Journal of the History of Sexuality 11.4 (2002) 683-687
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The Manly Eunuch: Masculinity, Gender Ambiguity, and Christian Ideology in Late Antiquity. By Mathew Kuefler. Chicago: University of Chicago Press, 2001. Pp. x + 437. $45.00 (cloth).
Mathew Kuefler's The Manly Eunuch is a worthy addition to the distinguished Chicago Series on Sexuality, History, and Society, edited by John C. Fout. Building upon the work of the cadre of scholars who have advanced our understanding of sexuality in late antiquity during the past [End Page 683] quarter century (John Boswell, Peter Brown, Elizabeth Clark, Kate Cooper, Susan Treggiari, Craig Williams, among others), Kuefler proposes in this engaging and learned book that the dominant concept of masculinity in the Roman world changed markedly in late antiquity and that the Christian community contributed to and was transformed by this conceptual change.
The principal argument advanced in this book runs as follows. Throughout antiquity, Romans regarded the distinction between male and female as profound, extending far beyond the bounds of physiology: "Notions of moral character, of virtue and vice, were directly linked to sexual difference, and social rights were expressed as deriving from masculine superiority and feminine inferiority" (19). Consequently, a Roman man (vir) felt compelled to adhere closely to the masculine ideal; failure to do so meant loss of excellence (virtus), which could—and often did—result in loss of status, authority, and even identity. Traditionally, the ideal male was valiant in war, active in politics, and firmly in control of his household—of his wife no less than his children and slaves; he disdained luxury and was hard, not soft (mollis). By the end of the third century C.E., however, the increasingly autocratic Roman empire was recruiting its military commanders from foreign (barbarian) mercenaries and its chief administrators from subordinate classes. Consequently, few elite Roman males actually served in the military, held substantive political offices, or even exercised paternal power (patria potestas) over their families. Instead, many withdrew from urban life and public affairs to rural estates, where they cultivated privacy and accumulated wealth, thereby behaving somewhat like women. One of the markers of this change in social reality was the rise to prominence of the least manly of men—eunuchs—who in the fourth century C.E. sometimes held the highest military and civilian posts. The unmanliness of eunuchs was moral as well as physical; they were reputed to be as soft, devious, and luxurious as women.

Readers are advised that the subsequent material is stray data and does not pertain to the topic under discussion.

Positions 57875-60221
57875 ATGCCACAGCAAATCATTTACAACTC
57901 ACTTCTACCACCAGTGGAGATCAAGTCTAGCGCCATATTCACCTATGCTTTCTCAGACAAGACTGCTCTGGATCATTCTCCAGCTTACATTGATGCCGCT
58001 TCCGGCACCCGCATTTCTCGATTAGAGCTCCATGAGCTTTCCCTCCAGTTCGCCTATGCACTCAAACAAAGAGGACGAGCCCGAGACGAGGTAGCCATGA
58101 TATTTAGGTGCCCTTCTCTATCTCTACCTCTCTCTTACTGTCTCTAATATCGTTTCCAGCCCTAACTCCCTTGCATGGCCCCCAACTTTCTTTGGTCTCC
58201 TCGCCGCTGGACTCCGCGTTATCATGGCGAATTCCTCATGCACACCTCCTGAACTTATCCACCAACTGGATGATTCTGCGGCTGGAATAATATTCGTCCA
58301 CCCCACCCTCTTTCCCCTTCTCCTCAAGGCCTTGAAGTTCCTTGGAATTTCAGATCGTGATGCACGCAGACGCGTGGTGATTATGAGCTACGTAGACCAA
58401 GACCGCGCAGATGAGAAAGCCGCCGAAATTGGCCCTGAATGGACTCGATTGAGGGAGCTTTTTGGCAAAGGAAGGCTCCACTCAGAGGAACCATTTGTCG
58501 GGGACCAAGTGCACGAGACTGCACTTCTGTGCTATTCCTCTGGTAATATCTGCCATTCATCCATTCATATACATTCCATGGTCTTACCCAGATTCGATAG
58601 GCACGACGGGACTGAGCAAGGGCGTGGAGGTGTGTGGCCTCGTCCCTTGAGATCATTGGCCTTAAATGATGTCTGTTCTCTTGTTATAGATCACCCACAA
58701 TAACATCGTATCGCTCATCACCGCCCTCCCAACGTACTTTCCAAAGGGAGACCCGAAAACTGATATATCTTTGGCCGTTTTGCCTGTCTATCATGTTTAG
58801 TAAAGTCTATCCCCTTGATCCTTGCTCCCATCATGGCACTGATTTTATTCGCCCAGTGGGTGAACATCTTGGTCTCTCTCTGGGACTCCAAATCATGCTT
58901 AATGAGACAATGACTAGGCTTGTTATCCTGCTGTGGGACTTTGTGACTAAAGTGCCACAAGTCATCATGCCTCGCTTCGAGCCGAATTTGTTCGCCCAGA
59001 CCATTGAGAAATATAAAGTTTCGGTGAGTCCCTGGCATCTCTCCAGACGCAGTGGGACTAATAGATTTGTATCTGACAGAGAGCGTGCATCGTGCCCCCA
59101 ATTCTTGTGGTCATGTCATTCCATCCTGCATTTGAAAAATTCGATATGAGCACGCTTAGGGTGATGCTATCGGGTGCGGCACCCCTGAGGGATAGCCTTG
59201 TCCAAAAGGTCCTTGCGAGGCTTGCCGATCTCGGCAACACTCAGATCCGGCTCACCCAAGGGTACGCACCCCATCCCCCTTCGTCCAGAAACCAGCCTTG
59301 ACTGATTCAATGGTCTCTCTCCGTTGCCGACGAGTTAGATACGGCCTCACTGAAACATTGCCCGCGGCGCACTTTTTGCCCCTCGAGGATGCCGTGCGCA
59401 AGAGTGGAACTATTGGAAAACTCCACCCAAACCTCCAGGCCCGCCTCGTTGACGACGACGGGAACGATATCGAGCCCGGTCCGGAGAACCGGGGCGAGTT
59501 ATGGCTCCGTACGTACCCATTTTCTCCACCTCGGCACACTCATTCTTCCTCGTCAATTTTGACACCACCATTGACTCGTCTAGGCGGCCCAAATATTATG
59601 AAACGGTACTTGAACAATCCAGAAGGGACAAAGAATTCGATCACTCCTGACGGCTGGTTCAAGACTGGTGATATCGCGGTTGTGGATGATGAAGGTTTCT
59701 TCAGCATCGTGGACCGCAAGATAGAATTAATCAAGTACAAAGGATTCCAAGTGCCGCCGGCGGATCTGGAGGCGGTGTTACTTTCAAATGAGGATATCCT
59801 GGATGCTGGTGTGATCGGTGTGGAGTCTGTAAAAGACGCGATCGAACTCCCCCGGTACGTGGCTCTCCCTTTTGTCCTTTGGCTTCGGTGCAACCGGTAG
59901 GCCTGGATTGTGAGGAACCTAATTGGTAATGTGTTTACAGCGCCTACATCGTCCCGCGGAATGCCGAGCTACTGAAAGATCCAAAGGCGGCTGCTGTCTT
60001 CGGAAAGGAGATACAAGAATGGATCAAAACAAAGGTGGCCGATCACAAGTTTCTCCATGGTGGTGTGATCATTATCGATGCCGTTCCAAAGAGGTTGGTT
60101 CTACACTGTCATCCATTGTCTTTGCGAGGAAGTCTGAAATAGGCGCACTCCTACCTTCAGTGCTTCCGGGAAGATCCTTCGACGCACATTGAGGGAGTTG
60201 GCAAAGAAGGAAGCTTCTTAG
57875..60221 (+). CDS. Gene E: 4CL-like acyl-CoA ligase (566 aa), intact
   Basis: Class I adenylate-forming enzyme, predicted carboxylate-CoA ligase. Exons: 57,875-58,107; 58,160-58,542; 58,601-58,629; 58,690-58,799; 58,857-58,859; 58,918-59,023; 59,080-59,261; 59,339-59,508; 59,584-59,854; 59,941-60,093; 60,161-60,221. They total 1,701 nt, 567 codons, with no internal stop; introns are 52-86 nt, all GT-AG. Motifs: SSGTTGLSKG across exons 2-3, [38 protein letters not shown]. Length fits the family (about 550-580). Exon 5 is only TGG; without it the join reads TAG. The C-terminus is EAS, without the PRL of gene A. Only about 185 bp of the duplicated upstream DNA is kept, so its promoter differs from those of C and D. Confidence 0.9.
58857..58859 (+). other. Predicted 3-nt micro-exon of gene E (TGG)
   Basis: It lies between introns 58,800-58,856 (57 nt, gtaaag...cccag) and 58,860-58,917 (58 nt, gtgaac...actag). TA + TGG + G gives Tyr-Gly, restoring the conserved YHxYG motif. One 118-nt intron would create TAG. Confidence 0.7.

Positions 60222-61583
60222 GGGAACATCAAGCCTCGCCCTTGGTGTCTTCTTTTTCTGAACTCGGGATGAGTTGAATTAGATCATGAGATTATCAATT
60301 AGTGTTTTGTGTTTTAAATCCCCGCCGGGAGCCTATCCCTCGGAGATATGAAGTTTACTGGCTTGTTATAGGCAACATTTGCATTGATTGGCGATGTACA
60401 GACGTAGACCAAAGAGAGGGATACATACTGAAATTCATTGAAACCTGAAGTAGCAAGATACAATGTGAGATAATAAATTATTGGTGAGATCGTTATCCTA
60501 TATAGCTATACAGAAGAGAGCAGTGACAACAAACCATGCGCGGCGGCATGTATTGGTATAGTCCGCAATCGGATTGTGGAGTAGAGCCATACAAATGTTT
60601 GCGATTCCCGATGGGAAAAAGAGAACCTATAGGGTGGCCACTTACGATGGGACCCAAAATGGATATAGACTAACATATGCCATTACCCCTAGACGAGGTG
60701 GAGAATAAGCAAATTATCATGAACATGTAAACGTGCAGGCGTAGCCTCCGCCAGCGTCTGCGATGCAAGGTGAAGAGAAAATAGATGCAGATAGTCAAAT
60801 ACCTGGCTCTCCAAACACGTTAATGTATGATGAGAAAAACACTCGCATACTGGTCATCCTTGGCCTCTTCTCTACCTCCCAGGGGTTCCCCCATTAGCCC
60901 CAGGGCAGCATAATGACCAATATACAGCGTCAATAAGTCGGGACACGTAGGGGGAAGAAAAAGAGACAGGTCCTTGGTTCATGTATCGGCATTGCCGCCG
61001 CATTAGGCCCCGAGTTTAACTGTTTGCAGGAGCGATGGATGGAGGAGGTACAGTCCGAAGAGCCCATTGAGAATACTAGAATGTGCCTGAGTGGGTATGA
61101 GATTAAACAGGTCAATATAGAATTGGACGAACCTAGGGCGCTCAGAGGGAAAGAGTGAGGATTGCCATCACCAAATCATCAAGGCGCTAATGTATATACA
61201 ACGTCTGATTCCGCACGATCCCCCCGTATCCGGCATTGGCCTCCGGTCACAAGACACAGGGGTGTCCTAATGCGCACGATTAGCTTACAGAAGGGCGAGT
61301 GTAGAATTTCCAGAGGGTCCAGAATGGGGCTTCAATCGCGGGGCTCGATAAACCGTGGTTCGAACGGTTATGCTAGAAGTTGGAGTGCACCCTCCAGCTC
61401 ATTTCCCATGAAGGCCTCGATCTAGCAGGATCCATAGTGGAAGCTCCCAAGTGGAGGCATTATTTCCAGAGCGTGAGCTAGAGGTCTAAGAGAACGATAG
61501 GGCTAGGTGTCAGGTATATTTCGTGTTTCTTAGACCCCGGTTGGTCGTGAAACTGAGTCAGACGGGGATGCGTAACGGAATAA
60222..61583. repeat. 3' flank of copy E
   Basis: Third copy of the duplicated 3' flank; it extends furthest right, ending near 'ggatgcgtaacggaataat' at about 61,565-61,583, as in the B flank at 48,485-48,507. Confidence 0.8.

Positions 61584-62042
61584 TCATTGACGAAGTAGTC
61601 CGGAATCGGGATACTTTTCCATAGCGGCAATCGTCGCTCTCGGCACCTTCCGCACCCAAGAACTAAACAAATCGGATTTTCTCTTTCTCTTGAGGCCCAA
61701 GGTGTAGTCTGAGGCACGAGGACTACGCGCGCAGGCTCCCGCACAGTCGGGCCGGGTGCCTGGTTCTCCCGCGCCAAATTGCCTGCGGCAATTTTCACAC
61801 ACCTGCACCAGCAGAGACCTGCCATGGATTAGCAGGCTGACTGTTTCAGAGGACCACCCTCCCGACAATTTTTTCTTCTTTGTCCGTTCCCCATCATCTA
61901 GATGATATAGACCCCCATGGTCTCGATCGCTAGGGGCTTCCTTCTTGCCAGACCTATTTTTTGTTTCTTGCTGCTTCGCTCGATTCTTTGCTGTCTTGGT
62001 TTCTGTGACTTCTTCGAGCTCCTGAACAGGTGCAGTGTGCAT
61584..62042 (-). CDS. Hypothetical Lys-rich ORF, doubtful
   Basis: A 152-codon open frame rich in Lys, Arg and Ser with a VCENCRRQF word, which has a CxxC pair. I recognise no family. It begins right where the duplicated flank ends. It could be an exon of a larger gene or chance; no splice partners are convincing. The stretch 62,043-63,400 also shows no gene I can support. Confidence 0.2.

Like their pagan Roman counterparts, male Christians in late antiquity had a need to be viewed as manly. Consequently, in their letters, sermons, and exegeses they frequently employed masculine imagery but did so in unconventional ways. Some asserted "their holiness and manliness as Christian men over a sinful and pagan and effeminate society. Masculine privilege rewrote itself as Christian privilege" (214). The faithful who became martyrs were the most distinguished soldiers of Christ, but all male Christians fought against sin and temptation. Thus, for Christians, who were in perpetual internal combat, traditional military service was irrelevant. Nor was civilian public duty a manly activity, for it compelled men to submit to the imperial will. A much more manly role was that of bishop, who was beholden for his authority to none but God. In fact, so elevated was the Christian god that bishops could describe themselves as "humble" and even more remarkably as "brides of Christ," presumably without fear of [End Page 684] seeming unmanly. In his household, the manly Christian was expected to control not just others but himself. By exercising sexual restraint, even with his slaves, he demonstrated strength and determination and displayed the qualities of an athlete, of a hero.
For some Christians, like Jerome, true manliness required more than sexual restraint; it demanded sexual renunciation. For them, the ideal community was based not upon a family sustained by marriage and procreation but upon ties of friendship—individuals bound together by love and a shared desire for spiritual development. Here one found the "manly eunuch," the monk, who was...